Training. Regardless of experience level, a certain amount of training will be required to onboard staff members at your restaurant. It’s important that this training covers general principles and guidelines for providing good customer service at your location. Think about how your restaurant wants to handle service complaints: are there particular appetizers servers can offer on the house, do you have a protocol for when to send a manager by a table?

Document your policies and key training points and post them in a visible place for your staff to reference. Also, make sure to repeat this training overtime and modify it on an ongoing basis to reinforce service values at your location. Point out a service incident to your staff at a monthly service meeting and ask how it should have been handled. By your staff’s answers you will know whether your training is working.

The Customer. This is where it gets tricky – sometimes the root reason for why a service complaint occurs lies with the customer. Perhaps s/he is having a bad day, has unreasonable expectations, or is simply giving your staff a hard time. Whatever the core reason is, it’s essential that your staff handles these situations with care. Whether you or your staff is dealing with this situation, we recommend doing what you can to put the customer at ease and prevent the situation from escalating. Granted, if you own a bar and customer is simply being unruly, that’s one thing. But if a customer is just acting testy or is clearly exhibiting signs that s/he is not enjoying the experience, it’s in your best interest to try and pacify the situation. You can never go wrong observing simple courtesies and checking in to see if everything is okay with the meal, ask if there is anything else to bring, or even go the extra mile and offer a drink on the house in attempt to win him/her over. Experience as well as skills and protocols learned in training will be of great use in these situations as well.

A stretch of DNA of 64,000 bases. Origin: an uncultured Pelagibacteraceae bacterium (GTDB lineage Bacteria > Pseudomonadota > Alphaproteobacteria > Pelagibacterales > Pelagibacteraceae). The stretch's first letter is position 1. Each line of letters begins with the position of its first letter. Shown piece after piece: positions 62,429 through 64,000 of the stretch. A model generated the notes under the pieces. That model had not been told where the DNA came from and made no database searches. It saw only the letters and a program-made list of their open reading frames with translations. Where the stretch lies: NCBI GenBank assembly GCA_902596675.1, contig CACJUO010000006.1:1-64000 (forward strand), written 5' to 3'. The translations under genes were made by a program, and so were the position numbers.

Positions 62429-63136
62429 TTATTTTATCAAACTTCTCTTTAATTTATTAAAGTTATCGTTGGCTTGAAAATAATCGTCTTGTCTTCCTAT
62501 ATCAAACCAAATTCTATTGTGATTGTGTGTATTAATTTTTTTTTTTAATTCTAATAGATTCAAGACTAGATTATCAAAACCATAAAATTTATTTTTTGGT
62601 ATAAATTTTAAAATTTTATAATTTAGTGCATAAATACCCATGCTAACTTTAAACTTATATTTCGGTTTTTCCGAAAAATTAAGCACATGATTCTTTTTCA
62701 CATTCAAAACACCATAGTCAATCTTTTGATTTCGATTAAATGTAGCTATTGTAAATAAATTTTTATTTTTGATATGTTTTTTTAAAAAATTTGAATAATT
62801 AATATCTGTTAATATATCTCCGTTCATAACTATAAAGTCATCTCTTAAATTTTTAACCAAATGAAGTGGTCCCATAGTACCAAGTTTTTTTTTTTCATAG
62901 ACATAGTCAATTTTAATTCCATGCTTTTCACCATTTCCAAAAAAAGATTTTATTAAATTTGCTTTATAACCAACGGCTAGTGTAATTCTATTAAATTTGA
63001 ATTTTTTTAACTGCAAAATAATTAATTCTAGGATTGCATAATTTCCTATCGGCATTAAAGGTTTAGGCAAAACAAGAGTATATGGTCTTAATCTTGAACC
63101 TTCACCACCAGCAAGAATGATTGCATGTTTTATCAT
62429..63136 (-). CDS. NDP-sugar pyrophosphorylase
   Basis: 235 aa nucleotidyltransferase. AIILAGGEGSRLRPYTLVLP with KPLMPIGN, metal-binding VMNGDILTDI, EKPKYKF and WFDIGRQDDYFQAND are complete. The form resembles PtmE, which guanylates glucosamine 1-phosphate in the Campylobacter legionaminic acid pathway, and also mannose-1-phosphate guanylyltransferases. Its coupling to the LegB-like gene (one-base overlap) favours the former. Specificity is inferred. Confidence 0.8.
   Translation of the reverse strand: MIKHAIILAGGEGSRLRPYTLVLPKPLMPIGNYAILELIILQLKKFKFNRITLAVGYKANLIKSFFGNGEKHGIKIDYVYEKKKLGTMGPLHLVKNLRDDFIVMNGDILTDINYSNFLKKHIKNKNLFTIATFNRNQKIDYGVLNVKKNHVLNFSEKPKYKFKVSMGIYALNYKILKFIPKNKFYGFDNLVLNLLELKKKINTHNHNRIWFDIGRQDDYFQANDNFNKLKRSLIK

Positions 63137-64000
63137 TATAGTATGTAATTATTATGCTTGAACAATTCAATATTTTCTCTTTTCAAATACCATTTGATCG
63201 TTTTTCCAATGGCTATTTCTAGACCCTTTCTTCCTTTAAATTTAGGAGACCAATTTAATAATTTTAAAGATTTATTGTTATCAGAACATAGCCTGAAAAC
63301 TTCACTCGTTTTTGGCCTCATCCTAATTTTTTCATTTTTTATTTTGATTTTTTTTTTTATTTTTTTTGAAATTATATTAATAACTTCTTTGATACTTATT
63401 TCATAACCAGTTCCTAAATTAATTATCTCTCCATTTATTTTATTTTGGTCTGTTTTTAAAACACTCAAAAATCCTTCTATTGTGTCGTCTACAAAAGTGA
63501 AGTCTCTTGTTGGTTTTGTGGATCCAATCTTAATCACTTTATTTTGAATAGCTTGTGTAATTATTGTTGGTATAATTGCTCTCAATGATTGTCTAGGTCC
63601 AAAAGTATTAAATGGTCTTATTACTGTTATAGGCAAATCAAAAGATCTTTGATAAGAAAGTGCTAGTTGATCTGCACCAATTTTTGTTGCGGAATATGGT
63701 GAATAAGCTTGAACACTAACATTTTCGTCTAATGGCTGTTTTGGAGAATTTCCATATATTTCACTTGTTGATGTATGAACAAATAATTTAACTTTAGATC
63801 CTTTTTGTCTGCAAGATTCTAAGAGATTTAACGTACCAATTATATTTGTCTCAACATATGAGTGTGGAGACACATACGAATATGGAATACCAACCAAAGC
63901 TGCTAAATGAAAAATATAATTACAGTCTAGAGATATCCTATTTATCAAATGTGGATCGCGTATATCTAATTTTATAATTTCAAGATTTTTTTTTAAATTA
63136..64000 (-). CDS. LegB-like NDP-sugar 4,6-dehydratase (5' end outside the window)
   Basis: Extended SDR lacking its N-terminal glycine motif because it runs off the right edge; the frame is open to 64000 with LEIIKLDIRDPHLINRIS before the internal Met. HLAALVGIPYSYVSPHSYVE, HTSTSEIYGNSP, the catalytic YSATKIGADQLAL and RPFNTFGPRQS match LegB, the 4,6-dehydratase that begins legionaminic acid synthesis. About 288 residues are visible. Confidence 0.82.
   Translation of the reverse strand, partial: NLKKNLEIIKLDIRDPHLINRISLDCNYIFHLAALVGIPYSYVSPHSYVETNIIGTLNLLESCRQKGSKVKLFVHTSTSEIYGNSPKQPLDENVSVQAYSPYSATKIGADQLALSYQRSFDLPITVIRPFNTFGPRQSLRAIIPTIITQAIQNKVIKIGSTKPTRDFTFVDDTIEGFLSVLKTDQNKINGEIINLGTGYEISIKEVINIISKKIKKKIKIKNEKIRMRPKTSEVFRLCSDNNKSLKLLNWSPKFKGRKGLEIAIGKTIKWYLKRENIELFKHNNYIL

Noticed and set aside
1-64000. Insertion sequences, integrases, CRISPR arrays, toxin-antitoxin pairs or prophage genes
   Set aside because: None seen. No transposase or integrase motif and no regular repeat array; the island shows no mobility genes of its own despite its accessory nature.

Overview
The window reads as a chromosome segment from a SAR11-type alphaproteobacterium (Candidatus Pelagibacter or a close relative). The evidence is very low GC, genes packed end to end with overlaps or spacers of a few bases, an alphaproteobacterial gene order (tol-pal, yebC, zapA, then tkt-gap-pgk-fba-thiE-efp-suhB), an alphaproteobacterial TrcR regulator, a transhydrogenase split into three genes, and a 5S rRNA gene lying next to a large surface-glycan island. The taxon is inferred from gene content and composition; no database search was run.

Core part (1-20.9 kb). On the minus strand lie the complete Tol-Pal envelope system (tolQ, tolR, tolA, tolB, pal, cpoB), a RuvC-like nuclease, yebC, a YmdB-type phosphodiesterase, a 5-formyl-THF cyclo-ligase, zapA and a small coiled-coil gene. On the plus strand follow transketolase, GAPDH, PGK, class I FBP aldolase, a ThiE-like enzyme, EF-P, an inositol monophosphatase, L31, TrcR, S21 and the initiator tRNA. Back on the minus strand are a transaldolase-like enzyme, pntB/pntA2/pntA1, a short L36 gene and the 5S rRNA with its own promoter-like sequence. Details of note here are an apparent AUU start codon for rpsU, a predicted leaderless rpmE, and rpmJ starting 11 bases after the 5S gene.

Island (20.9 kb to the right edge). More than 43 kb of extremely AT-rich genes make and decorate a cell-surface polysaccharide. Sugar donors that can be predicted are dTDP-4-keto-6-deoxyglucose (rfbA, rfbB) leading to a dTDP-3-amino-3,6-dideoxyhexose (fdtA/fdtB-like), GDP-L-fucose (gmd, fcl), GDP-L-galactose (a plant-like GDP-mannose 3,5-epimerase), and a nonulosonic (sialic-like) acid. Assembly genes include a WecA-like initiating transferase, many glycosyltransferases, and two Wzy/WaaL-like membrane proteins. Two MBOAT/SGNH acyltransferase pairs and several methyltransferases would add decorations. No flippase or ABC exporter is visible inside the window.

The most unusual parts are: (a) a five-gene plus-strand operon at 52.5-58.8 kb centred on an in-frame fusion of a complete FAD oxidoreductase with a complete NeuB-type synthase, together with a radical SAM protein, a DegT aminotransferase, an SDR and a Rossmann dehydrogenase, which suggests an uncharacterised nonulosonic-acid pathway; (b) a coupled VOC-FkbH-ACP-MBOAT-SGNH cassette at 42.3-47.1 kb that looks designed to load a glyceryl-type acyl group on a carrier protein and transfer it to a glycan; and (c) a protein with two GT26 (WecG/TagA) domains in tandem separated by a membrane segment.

Preventing service complaints is only one aspect of improving your business. The key to ongoing success is catching these complaints when they occur to help identify the cause and prevent future service problems. As we said earlier, most customers would rather walk out and never return rather than speak up about a complaint in person; or worse, write a scathing review online. Make sure your OwnerListens signs and stickers are easily viewable by your customers so they know they can send you feedback directly, privately and anonymously through the OwnerListens app. If you continuously address complaints not only at the individual level but also at the organization level, you will find that fewer and fewer complaints are brought up while your business’ online review scores have actually gone up. Moreover, you will actually start to get compliments through the app. This is what happened to our restaurant when we implemented OwnerListens. It can happen to yours too. If you haven’t already done so, sign up for OwnerListens now.

Owners – have tips for how to improve service at your business? Let us know here in the comments.

Consumers – have a service complaint for a restaurant you recently visited, use the OwnerListens app to conveniently send it to the owner directly, privately, and anonymously.